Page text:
The Benefits Of Speaking In Other Tongues
This article is an excerpt from the book, Church, Read The Book Of Acts And Get Ready! by Donnie Swaggart.
“I thank my God, I speak with tongues more than you all.” —I Corinthians 14:18
As salvation is God’s greatest gift to the world, so, too, is the infilling of the Holy Spirit to the believer.
In I Corinthians 14, the apostle Paul is giving instructions regarding the use of the eighth and ninth gifts of the Spirit (tongues and interpretation of tongues) in the local assembly. For clarification, when we say “gift of tongues,” we are not addressing ourselves, and neither was Paul addressing himself, to the speaking with tongues that takes place when one is baptized with the Holy Spirit (Acts 2, 10, 19). Neither are we speaking of those who exercise their prayer language of speaking in tongues in prayer and worship. The gift of tongues is an utterance in tongues given in a public meeting that is meant to be interpreted.
One must understand that the gifts of the Spirit were brand-new, having only begun on the day of Pentecost. While the gifts were obvious in the Old Testament, with the exception of tongues and interpretation of tongues, still, they were not as widespread and had actually only been used by a few.
Of all the gifts, tongues was the most prominent and exotic. Consequently, more people wanted this gift, thereby, yielding to the Holy Spirit to a greater degree, causing an unbalance in the early church. As well, there was no regulation in the early church regarding how this gift should be used, which resulted in confusion. So, the apostle was simply telling them, and us, that everyone should not desire the gift of tongues, but rather that they might have the gift of prophecy (I Cor. 14:1).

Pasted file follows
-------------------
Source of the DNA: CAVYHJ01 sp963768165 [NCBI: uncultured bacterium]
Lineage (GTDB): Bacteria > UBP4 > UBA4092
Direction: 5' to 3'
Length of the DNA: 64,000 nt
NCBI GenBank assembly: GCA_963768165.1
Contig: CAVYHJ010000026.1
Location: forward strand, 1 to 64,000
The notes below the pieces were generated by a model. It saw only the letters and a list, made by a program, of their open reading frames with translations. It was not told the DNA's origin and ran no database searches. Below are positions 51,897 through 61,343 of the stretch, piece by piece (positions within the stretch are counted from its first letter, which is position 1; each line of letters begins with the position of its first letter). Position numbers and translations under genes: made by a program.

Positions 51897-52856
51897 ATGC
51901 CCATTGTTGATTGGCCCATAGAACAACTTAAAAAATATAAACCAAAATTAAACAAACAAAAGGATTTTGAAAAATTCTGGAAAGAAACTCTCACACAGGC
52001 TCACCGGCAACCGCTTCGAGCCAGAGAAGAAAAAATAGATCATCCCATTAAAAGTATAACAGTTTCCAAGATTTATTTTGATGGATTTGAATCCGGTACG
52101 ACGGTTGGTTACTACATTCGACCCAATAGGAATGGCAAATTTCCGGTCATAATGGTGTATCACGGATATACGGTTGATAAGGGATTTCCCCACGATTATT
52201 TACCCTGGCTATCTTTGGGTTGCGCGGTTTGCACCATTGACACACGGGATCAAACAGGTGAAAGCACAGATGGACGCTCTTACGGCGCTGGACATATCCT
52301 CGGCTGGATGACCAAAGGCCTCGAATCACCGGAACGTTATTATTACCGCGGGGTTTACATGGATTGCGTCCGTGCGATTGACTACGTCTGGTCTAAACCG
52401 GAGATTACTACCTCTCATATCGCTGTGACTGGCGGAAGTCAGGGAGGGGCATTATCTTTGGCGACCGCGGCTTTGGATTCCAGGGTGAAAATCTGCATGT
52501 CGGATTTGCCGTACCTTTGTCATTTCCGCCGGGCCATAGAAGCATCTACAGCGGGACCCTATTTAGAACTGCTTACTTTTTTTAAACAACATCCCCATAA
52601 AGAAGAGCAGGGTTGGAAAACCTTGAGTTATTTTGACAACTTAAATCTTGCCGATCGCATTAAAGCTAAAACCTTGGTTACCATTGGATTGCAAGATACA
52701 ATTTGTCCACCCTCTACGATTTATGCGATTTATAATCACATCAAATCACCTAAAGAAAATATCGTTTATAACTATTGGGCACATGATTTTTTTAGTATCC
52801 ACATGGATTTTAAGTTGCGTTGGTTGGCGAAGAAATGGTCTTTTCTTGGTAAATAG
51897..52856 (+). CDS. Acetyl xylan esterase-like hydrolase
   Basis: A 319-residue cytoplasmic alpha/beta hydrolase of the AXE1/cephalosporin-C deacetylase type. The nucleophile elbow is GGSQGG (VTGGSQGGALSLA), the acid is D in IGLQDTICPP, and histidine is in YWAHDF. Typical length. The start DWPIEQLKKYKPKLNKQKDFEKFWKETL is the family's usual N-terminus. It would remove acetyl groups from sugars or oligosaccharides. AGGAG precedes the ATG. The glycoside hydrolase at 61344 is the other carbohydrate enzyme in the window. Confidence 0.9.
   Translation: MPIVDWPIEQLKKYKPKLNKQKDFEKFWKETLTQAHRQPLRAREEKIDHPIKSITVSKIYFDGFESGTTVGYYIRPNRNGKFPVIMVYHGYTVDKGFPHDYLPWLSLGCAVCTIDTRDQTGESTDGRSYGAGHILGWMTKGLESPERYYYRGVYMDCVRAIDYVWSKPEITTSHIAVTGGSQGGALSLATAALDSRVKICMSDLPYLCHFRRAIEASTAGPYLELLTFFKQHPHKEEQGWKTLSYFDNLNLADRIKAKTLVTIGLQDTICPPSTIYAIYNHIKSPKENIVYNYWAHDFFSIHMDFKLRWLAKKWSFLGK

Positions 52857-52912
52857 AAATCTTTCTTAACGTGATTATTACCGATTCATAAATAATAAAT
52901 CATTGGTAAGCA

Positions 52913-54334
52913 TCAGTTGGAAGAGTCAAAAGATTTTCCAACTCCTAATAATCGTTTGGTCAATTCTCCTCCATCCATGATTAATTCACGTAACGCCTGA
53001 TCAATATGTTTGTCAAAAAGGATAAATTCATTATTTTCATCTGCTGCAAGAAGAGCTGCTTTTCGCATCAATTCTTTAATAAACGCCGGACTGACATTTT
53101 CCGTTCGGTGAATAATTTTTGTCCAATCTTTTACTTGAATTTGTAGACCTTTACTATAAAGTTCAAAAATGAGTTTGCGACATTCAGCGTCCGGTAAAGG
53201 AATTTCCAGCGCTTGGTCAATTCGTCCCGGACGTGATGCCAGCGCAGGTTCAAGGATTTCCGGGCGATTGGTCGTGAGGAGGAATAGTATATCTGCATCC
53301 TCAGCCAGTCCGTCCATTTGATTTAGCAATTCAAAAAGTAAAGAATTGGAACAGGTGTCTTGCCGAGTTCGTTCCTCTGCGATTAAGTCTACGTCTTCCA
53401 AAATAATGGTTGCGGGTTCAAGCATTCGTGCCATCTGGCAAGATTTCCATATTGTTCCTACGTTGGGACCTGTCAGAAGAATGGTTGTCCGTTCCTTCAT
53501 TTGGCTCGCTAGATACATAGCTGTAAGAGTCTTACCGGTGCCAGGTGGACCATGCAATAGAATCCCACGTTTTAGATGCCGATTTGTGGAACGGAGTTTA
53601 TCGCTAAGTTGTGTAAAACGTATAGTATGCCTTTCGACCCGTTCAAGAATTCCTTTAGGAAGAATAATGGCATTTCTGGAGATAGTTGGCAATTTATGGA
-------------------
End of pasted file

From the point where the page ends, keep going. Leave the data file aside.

There is a difference in tongues, as it regards one’s own personal prayer language, and the gift of tongues. While every Spirit-filled believer speaks in tongues, not every Spirit-filled believer has the gift of tongues.
What Good Is It?
Today, some question the tongues experience, asking, “What good is it?” To answer that, we go to the Scriptures to find the answer, and here is what we find:
(1) The Lord spoke through the prophet Isaiah nearly 800 years before the day of Pentecost and said, “For with stammering lips and another tongue will He speak to His people” (Isa. 28:11). Of course, anything that God said is important and is to be heeded by all of His followers
(2) The last words spoken by our Lord to His disciples were the commandments given in Acts 1:4-5, “And, being assembled together with them, commanded them that they should not depart from Jerusalem, but wait for the promise of the Father, which, said He, you have heard of Me. For John truly baptized with water; but you shall be baptized with the Holy Spirit not many days hence.”
So, anyone who would wonder what good it is, in effect, is saying that the Lord doesn’t know what He is doing. Tongues are important and beneficial to every believer. Let’s look at some of the benefits of speaking in tongues, with the understanding that I am not covering all of the benefits due to space, but only those that I feel stand out in importance and benefit: